I assume schools are including a section about internet safety day in their assemblies today and overall children are becoming a lot more savvy about how to use the internet and what not to post, but there are still masses of concerns and issues and as a parent we are not really skilled to deal with some of the things they must come across. How, for example would we cope with managing the consequences of a photo our child has posted to someone privately that has been exposed? Not only do we have to cope with the fact that this wasn’t an option in our day, but how to manage the fallout.
In addition, perhaps there should be advise for people my age out and about on the internet. Dating et al. I can’t tell you how many stories I have heard about bad experiences on all manner of sites – particularly Tinder. But why are we surprised when a fleeting glance leads to a meeting of someone we know nothing about? Surely that is just asking for trouble?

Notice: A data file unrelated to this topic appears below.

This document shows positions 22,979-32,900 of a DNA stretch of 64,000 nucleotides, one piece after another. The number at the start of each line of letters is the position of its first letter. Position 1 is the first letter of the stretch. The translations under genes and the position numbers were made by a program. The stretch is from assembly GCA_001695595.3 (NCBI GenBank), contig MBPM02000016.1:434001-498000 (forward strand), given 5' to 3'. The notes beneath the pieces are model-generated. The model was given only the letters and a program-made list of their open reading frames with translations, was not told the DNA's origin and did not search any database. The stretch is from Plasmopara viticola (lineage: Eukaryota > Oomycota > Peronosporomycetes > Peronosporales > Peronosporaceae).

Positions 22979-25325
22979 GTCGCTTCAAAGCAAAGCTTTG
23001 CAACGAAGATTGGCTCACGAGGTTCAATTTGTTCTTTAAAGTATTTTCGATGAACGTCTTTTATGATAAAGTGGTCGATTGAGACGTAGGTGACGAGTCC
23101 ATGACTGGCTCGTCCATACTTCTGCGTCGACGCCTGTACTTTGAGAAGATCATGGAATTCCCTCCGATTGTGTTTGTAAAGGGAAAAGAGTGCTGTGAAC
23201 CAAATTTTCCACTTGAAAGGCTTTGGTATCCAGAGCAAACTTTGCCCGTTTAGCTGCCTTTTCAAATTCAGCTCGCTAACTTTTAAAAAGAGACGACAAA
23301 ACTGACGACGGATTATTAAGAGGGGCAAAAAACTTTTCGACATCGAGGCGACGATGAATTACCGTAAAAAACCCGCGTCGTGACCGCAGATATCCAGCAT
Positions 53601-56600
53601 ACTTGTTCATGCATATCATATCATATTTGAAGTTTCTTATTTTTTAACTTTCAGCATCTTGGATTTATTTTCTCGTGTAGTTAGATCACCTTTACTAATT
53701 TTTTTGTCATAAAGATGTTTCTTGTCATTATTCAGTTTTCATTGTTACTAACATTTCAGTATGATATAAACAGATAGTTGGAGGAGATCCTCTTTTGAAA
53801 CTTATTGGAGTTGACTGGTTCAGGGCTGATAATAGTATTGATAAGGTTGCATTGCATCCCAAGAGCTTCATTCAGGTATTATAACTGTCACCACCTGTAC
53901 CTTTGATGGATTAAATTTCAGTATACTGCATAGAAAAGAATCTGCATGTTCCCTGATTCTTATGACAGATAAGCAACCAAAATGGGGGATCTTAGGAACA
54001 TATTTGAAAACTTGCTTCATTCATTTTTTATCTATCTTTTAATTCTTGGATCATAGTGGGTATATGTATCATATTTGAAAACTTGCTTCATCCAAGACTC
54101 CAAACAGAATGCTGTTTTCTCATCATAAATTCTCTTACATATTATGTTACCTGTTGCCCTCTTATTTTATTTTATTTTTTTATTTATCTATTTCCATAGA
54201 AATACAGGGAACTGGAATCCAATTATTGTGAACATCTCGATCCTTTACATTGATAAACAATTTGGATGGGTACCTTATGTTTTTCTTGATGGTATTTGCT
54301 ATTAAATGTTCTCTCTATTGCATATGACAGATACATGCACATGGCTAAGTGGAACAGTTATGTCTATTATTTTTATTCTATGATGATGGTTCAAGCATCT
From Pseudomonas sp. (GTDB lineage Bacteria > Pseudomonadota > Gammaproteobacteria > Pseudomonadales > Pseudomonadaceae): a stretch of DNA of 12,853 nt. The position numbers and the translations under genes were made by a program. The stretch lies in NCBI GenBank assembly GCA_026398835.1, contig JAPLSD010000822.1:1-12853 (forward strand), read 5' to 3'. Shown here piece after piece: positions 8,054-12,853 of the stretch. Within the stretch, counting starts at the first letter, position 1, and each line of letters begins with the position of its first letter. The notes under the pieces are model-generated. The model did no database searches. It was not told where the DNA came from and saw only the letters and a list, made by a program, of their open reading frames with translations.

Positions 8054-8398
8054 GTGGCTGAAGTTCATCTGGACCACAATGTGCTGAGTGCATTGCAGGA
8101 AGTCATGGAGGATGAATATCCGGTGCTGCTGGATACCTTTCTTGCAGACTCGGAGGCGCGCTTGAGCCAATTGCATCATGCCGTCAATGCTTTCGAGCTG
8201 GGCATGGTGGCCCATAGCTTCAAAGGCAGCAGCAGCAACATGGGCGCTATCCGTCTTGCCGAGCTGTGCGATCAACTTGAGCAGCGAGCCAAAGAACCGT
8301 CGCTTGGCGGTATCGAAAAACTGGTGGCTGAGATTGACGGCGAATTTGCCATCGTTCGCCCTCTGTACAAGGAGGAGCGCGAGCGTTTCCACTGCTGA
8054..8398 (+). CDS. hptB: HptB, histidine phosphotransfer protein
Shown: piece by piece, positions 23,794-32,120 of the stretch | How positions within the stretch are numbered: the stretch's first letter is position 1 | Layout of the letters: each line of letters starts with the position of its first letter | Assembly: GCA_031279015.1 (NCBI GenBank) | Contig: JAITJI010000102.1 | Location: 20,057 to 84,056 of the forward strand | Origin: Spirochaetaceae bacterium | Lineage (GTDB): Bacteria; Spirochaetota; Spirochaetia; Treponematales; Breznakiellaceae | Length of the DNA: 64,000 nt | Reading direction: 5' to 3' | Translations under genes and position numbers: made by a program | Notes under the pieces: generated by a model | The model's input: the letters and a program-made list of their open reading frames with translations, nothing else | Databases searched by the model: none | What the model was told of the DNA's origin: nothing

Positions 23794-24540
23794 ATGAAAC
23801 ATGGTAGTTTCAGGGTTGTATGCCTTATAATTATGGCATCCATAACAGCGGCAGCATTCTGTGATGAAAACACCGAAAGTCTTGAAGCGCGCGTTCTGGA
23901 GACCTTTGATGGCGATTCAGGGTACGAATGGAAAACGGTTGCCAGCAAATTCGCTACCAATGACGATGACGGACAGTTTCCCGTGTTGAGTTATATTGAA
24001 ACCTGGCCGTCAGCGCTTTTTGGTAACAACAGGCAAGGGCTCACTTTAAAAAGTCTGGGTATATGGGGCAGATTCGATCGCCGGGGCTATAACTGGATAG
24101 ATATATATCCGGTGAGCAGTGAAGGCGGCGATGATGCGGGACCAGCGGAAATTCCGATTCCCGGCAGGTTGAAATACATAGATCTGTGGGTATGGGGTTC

Then of course we have the over use of our phones for social media in general and none of us know how this is going to effect the generations to come. According to some recent research the average British holiday maker will spend more time on social media than talking to their partner. How bad is that? Why bother going away with anyone if you’re not going to fully engage whilst you’re with them? What about meeting new people and learning about the culture of the place you’re in?
When asked why they post so much on social media while on holiday, 40 per cent of adults said it’s just because they like to let people know what they’re up to while one in seven confessed that it is purely to boast.
But the bragging begins before they’ve even got on the plane, as 41 per cent admit to broadcasting their holiday as soon as they book it.
No wonder there are retreats popping up all over the place which are “mobile fee zones”. Our poor little brains.